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Home Thermometry and Expansion Coefficient of Linear Expansion of a Rod  
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Coefficient of Linear Expansion of a Rod
We require to measure the length of a rod, or the distance between two marks on it, at two known temperatures, say 15°C. and 100°C. The highest degree of accuracy requires complicated apparatus. The following method is simple, and will give very fair results.
The piece of glass tubing in one of the corks is connected with a boiler from which steam can be passed into the tube, the other communicates with an arrangement for condensing the waste steam. A pair of reading microscopes are then brought to view the crossmarks on the rod, and are clamped securely to the stone. The microscopes, described in §5, should be placed so that they slide parallel to the length of the rod; this can be done by eye with sufficient accuracy for the purpose. If microscopes mounted as in §5 are not available, a pair with micrometer eyepieces, or with micrometer scales in the eyepieces, may be used. For convenience of focussing on the rod which is in the glass tube, the microscopes must not be of too high a power. Their supports should be clamped down to the stone at points directly behind or in front of the position of the microscopes themselves, to avoid the error due to the expansion of the metal slides of the microscopes, owing to change of temperature during the experiment Call the microscopes A and B; let A be the lefthand one of the two, and suppose the scale reads from left to right. Turn each microscopetube round its axis until one of the crosswires in the eyepiece is at right angles to the length of the rod, and set the microscope by means of the screw until this crosswire passes through the centre of the cross on the rod. Read the temperature, and the scale and screwhead of each microscope, repeating several times. Let the mean result of the readings be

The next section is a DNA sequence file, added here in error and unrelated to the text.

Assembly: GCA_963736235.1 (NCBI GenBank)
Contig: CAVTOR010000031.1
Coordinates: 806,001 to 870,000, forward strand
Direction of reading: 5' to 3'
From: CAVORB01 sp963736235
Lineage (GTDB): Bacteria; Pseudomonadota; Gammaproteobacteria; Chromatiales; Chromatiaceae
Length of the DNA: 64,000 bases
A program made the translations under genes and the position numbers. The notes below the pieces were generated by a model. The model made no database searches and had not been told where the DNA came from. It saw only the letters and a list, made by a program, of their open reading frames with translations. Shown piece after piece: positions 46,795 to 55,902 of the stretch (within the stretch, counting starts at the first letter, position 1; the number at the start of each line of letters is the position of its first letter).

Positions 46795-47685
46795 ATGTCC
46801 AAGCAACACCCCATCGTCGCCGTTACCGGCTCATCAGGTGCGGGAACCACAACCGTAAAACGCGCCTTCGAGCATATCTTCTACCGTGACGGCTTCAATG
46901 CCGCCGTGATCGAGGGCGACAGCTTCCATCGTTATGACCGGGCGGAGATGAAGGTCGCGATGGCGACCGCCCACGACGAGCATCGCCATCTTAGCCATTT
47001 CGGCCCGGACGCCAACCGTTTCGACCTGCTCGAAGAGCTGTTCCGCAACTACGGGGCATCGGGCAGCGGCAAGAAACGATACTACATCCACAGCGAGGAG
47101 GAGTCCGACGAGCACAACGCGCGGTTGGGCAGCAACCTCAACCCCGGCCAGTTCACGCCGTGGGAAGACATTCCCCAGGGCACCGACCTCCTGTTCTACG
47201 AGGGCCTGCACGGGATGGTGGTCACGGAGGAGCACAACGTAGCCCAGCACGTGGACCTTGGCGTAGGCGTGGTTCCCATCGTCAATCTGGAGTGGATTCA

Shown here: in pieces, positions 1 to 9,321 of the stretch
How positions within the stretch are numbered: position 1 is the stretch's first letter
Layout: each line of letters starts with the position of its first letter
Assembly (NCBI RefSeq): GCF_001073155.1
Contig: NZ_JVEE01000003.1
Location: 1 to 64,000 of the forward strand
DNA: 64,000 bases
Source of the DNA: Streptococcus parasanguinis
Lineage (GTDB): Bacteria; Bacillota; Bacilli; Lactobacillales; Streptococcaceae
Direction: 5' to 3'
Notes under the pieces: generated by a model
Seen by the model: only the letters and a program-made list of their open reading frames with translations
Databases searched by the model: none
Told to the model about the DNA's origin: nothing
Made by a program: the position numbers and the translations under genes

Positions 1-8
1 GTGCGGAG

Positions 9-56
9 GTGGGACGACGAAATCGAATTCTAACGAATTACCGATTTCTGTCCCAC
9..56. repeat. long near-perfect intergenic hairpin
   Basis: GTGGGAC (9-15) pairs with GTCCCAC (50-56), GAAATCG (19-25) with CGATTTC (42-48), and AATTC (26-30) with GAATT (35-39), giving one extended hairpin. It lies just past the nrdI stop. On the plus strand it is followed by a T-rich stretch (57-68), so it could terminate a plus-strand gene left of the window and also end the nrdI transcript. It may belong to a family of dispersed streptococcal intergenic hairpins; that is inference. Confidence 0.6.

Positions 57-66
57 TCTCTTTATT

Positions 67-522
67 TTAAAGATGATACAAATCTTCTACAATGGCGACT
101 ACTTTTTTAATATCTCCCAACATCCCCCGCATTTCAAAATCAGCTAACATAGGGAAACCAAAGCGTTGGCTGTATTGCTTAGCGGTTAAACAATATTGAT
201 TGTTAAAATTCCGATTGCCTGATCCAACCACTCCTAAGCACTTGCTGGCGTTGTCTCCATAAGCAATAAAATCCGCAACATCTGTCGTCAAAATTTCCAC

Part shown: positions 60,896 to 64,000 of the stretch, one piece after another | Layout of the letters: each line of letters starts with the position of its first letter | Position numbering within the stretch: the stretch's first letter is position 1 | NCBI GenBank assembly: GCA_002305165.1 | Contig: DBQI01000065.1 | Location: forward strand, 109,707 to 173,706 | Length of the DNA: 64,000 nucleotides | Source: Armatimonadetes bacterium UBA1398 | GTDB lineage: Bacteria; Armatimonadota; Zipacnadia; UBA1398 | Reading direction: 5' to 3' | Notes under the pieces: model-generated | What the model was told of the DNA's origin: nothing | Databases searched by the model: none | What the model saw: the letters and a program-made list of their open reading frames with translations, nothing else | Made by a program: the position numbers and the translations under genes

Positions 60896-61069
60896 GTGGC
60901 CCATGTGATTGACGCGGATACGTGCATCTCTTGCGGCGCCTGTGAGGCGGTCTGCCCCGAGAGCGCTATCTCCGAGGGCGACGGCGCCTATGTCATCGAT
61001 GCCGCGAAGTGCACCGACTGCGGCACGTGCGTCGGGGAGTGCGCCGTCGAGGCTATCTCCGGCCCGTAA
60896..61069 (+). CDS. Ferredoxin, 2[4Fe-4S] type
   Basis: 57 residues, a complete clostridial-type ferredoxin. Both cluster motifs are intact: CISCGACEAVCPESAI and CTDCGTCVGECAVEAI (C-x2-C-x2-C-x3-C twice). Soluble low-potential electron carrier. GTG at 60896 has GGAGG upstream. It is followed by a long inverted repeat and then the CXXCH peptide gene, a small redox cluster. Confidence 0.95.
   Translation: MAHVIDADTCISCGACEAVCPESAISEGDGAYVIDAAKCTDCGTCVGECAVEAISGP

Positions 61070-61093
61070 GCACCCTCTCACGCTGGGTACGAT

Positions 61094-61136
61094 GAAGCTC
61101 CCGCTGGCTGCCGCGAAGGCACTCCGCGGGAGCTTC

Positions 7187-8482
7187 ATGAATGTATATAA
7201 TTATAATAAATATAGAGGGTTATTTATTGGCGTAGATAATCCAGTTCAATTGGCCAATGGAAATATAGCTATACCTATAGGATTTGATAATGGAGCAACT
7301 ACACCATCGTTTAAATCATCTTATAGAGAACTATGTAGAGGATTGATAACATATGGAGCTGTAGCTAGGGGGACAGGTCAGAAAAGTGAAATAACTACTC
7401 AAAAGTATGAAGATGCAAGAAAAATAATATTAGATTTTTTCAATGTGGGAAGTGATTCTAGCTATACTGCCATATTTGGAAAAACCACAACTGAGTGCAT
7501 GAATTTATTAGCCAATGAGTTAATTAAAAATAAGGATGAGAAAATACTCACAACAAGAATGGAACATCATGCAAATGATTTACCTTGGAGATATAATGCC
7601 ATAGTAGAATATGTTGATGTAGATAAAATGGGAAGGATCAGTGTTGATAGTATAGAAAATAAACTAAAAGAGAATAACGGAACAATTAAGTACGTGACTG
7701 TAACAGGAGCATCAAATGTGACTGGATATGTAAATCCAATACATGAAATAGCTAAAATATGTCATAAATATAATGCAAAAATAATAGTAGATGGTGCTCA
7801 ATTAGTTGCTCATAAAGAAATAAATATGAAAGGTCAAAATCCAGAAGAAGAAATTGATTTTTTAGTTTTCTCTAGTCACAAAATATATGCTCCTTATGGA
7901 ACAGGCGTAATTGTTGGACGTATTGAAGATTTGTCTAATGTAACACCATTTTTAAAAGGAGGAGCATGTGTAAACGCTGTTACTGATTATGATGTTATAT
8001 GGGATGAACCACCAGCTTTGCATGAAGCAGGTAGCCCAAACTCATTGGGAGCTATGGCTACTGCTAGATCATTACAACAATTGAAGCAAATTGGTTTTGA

Temp.: 15°C Now allow the steam to pass through for some time; the marks on the copper rod will appear to move under the microscopes, and after a time will come to rest again. Follow them with the crosswires of the microscopes and read again. Let the mean of the readings be
Temp. 100°C Then the length of the rod has apparently increased by 5.1065.074+4.780 .738, or 0.074 cm. The steam will condense on the glass of the tube which surrounds the rod, and a drop may form just over the cross and hide it from view. If this be the case, heat from a small spirit flame or Bunsen burner must be applied to the glass in the neighbourhood of the drop, thus raising the temperature locally and causing evaporation there. Of course the heating of the rod and tube produces some alteration in the temperature of the stone slab and causes it to expand slightly, thus producing error. This will be very slight, and for our purpose negligible, for the rise of temperature will be small and the coefficient of expansion of the stone is also small. We have thus obtained the increase of length of the rod due to the rise of temperature of 85°. We require also its original length. To find this, remove the rod and tube and replace them by a scale of centimetres, bringing it into focus. Bring the crosswires over two divisions of the scale, say 10 and 60, and let the readings be
A: 4.576 cm. Then clearly the length of the rod at 15° is 50(5.1064.576)+(4.7385.213), or 48.995 cm. To find the coefficient of expansion we require to know the length at 0°C.; this will differ so little from the above that we may use either with all the accuracy we need, and the required coefficient is 0.074/(85 x 48.995), or 0.0000178. Experiment.  Determine the coefficient of expansion of the given rod. Enter results thus: Increase of length of rod between 15° and 100°: 0.074 cm. Length at 15°: 48.995 cm. Coefficient: 0.0000178


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